We are teachers. But more than that, we are wives, husbands, fathers, mothers, daughters, sons, friends, sisters, brothers, human beings. You have tried to reduce us into insignificance for the last time.
This is a warning. Make no mistake. You will pay for your gross negligence of duty, and inhumanity. So much talk about human rights violations in this country. CHED scholars have been kicked out of boarding houses, have been getting stressed out of their wits' ends... and could you imagine the talks in families where for 8 months, the financial strain has mounted, and without hope of resolution? What kind of monsters are you?
You looked my boss, straight in the eye and told him we will get our LIVING allowances before this year closes. We have not received a cent since we started studying here, and we are now about to go home for term end. So imagine our shock earlier when DBP informed me and my friend you have not endorsed our names yet, and we don't even have bank accounts. We have submitted all our requirements for the SECOND time last October.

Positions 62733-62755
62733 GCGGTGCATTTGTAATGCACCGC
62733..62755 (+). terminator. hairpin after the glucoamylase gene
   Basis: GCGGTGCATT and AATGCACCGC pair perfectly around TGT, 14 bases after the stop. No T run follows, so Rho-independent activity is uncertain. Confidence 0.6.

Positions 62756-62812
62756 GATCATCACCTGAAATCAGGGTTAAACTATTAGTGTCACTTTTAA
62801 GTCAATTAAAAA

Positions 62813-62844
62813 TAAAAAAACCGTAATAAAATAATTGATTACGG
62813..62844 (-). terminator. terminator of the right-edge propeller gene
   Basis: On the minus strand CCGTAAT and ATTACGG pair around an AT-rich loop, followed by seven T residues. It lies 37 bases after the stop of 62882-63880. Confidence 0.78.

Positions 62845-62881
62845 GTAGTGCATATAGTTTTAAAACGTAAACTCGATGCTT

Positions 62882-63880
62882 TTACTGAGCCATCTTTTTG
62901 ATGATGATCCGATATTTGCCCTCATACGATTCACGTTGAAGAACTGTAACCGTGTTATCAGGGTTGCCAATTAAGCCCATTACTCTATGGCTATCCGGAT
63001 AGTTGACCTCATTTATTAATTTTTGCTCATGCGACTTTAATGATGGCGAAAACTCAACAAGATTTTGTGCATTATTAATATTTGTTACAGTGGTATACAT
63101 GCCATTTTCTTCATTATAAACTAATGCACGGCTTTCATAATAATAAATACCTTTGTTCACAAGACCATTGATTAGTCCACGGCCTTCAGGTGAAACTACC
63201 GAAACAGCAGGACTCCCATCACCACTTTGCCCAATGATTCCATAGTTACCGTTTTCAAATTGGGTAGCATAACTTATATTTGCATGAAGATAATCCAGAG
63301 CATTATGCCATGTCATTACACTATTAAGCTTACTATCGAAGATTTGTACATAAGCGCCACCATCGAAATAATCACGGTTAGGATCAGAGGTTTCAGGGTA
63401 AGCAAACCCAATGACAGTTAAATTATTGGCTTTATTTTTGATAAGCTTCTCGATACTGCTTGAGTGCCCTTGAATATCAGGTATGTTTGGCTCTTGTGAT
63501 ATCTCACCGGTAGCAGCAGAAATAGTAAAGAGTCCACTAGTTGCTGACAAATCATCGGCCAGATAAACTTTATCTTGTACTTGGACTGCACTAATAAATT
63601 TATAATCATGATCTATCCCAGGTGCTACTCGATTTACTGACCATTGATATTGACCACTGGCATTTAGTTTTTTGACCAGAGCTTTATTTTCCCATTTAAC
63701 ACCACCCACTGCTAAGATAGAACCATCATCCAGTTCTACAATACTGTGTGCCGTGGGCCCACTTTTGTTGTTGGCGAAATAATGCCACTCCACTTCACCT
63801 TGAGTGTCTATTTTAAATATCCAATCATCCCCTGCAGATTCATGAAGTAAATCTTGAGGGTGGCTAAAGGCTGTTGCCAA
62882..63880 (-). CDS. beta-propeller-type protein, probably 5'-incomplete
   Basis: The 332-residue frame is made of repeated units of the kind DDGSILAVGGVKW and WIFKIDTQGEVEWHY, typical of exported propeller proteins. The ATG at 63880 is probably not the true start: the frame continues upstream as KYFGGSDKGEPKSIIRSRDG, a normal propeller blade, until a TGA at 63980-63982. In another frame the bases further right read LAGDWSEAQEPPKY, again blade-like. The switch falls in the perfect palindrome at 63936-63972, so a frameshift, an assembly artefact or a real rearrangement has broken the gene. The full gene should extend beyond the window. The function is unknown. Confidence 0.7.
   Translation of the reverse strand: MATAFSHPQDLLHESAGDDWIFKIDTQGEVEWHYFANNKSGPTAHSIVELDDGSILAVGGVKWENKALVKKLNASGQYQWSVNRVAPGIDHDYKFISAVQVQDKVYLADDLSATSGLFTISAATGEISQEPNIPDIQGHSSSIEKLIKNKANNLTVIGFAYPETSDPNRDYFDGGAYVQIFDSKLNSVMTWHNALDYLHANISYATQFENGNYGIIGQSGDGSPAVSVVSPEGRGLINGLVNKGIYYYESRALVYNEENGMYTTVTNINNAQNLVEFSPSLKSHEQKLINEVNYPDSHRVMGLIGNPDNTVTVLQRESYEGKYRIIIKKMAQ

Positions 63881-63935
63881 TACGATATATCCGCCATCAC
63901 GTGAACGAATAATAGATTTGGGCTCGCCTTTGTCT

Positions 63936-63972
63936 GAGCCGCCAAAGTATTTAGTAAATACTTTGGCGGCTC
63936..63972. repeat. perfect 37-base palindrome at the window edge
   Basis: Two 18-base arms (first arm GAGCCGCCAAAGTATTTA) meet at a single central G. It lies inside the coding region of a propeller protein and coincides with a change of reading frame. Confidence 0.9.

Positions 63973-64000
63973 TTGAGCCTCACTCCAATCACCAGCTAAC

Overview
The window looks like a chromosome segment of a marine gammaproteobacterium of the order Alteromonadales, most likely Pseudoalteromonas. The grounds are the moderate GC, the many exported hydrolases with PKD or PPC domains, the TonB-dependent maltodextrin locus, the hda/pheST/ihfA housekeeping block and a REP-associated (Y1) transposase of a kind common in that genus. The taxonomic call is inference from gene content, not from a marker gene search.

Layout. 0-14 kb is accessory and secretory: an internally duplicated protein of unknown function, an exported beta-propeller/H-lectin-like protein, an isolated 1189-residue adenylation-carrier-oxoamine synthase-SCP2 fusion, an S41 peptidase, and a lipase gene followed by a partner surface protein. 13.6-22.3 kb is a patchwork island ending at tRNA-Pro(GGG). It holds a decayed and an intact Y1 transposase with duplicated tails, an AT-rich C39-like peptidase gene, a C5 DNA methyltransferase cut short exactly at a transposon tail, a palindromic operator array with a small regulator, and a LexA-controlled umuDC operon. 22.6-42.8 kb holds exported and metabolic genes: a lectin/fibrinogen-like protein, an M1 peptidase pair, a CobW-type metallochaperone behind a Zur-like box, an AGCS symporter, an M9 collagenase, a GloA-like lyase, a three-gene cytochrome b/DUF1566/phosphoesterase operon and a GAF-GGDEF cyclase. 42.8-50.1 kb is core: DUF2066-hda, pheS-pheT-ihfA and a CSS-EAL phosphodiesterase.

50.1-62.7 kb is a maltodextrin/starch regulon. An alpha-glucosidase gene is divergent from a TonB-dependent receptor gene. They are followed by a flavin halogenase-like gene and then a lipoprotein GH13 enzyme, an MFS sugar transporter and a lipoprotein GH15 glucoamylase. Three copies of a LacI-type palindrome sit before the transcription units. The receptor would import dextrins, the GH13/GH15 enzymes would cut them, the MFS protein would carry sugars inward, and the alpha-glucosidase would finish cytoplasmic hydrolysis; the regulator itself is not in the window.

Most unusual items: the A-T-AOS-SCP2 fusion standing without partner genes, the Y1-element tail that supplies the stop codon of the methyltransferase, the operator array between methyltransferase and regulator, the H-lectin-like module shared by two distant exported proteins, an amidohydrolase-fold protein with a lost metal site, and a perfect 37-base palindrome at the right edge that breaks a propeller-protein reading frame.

Sloths!
And we did not ASK to study here. You deceived our Institutions into sending us HERE in Manila where a kilo of my favorite orange camote is 174 pesos! I had to defer because it was a struggle for me to leave my home, my family, debate, teaching, my boyfriend, my friends... Everything I've known and loved.
Yep. I am FURIOUS. And trust me, you WILL NOT get away with this. If I weren't a teacher from one of the best universities in this country, I'd say F U.
You have made your last excuse.


How inefficient the administration is in releasing these allowances is truly in stark contrast on how quickly the past administration of Aquino managed to release funds for the highly questionable dengue vaccine.

Above copied from News5

The past Aquino administration could indeed execute. The makeup of the Commission on Higher Education is still largely from this past administration, yet this commission seems to be an exception when it comes to timely action. Perhaps, what makes this an exception is the fact that scholarships are really meant to help people while the vaccine maybe important for a more urgent reason for Aquino other than the well-being of the Filipino people.